Expert Spotlight: John Koga, Vice President for Design

March 06, 2018

“How do you design a workplace that makes people feel really good?”

This deceptively simple question is at the heart of what makes one workplace design succeed over another. It’s more than checking off a list of design features, amenities and the latest technology must-haves. How people feel about a workspace is as important as the space itself. That’s because the workplace is seen as a reflection of the self.

We call this “place identity”. When place identity is high, employees report more engagement and enthusiasm in their work, more communication with their colleagues, and a stronger connection with their employer.

Aesthetic and Environmental Control Drives Place Identity

Successful workplace design intentionally enhances an employee’s sense of belonging through aesthetic and environmental choices that give people control. Whether that’s something aesthetic, like customizing wall color and furniture selection, or environmental, like optimizing lighting levels and indoor temperature, this control empowers employees and companies to shape their workspace to reflect their needs, values and preferences.

A Return to Tradition: Honoring an Employee’s Time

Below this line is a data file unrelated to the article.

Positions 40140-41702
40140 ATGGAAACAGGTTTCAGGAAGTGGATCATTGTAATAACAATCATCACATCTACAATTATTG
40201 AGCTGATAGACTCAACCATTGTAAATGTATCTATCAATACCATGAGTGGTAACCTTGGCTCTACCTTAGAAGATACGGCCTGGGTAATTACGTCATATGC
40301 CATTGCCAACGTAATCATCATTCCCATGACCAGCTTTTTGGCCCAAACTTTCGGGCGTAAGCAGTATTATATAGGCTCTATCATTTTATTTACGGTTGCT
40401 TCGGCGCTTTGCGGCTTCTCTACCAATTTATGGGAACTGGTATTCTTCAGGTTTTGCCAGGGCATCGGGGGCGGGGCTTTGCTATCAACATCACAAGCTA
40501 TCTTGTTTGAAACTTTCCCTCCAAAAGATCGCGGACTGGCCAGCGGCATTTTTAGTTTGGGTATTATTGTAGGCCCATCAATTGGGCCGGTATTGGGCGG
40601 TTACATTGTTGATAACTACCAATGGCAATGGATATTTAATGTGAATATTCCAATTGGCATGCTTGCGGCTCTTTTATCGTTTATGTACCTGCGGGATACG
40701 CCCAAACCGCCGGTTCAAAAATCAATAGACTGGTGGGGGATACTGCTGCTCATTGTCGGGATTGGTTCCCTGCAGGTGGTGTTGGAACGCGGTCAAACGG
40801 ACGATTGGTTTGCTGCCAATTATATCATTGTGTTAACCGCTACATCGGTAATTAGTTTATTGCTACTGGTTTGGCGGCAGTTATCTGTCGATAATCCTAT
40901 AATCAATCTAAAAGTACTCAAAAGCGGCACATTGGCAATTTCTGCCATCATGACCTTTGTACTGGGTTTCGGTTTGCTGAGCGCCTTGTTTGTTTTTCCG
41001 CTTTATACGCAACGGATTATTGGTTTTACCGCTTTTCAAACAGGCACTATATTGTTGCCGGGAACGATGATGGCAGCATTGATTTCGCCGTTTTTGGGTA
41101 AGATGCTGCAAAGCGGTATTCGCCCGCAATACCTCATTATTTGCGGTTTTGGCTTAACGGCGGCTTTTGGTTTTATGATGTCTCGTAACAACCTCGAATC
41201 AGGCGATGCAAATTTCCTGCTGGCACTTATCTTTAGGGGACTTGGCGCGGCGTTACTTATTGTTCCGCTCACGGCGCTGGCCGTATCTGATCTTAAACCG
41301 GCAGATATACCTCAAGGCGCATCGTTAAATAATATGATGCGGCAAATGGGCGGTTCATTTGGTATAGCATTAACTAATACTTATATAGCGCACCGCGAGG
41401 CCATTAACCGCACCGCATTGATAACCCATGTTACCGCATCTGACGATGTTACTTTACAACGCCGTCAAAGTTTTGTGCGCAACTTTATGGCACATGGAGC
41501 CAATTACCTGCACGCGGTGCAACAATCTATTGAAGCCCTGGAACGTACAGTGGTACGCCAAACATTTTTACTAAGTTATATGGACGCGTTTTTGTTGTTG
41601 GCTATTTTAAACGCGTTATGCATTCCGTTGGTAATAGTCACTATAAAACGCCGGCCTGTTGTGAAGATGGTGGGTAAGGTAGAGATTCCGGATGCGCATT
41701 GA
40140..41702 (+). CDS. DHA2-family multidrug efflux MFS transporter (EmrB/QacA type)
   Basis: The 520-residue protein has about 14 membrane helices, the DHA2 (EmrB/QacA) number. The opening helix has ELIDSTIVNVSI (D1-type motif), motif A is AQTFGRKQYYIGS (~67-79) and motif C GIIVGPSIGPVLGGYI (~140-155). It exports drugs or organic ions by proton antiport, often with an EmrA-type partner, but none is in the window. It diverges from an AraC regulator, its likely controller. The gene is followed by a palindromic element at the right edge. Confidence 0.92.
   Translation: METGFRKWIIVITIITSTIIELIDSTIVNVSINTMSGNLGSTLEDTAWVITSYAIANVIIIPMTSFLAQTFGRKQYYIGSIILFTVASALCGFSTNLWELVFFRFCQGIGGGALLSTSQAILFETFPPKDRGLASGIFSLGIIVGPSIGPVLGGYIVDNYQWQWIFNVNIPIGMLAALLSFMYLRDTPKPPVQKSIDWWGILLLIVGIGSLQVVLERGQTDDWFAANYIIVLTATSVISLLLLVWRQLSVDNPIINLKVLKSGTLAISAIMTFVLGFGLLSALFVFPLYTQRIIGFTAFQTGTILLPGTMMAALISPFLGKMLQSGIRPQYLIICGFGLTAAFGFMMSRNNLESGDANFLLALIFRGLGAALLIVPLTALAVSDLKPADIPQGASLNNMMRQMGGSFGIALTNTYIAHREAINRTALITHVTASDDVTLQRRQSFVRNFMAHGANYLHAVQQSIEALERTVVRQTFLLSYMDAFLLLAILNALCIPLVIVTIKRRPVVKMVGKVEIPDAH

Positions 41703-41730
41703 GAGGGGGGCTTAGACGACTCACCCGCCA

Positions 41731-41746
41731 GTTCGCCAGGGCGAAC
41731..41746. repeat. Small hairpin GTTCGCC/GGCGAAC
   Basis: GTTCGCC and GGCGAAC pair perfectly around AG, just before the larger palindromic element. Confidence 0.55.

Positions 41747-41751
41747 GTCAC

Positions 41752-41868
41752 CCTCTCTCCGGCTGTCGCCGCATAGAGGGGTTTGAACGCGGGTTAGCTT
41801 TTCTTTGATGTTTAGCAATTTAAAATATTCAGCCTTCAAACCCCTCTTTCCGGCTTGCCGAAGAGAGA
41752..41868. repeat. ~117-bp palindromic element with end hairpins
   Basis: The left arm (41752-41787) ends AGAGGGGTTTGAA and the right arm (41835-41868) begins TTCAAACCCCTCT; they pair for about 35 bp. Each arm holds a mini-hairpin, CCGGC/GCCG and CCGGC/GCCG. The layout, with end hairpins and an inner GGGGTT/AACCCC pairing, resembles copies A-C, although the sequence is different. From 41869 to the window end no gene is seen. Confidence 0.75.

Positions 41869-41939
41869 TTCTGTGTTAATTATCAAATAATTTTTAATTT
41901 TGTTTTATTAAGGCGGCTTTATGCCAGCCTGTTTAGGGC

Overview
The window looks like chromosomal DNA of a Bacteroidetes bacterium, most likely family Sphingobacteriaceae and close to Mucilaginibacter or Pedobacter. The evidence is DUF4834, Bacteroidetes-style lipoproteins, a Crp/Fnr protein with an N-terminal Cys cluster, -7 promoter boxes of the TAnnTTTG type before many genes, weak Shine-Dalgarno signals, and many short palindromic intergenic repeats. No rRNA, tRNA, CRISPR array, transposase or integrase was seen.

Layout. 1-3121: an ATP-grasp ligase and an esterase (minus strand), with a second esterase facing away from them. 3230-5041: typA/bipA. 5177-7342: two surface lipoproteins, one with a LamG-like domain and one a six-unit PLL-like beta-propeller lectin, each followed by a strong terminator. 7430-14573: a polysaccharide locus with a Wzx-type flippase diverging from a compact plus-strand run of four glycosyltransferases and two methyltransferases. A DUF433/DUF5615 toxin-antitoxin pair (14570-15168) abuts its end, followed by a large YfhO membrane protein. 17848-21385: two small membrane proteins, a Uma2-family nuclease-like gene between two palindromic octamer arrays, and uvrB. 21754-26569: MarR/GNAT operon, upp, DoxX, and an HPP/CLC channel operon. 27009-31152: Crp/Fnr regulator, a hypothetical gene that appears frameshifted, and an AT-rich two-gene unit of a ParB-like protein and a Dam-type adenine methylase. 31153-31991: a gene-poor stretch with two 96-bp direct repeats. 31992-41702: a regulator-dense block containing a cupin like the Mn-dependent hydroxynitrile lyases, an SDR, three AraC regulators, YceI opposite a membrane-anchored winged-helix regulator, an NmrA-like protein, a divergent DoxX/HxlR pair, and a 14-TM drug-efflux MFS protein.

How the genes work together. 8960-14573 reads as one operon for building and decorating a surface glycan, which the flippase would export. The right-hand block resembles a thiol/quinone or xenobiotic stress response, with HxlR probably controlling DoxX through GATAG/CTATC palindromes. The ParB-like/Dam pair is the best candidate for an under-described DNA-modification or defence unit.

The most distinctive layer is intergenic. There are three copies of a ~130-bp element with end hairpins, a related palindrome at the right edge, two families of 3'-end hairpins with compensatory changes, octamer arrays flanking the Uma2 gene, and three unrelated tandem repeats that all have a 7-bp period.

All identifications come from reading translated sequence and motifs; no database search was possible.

Successful design also honors an employee’s time. Today’s work environments have so many offerings – technology, amenities, and myriad workspace options – that this variety is confusing the workplace. Our challenge now it to choose design elements that balance out collaboration with personal time. Design elements that give employees time to rejuvenate, time to explore, time to innovate, and time to share.

Designing a Community Ecosystem: Identifying Experiences and Emotional Ties

When we design a workplace, we’re designing a community ecosystem. We are designing for the individual employee, the company as a whole, and for visitors to the workspace. We’re looking at the micro-communities on a single office floor, in an entire building, or across a wide campus. We’re studying the experience of people in these spaces. How do people make connections? Where are they naturally drawn? What are their needs? By studying these interactions, we can future-proof our spaces, designing for opportunity and creating a workplace where people genuinely feel good.

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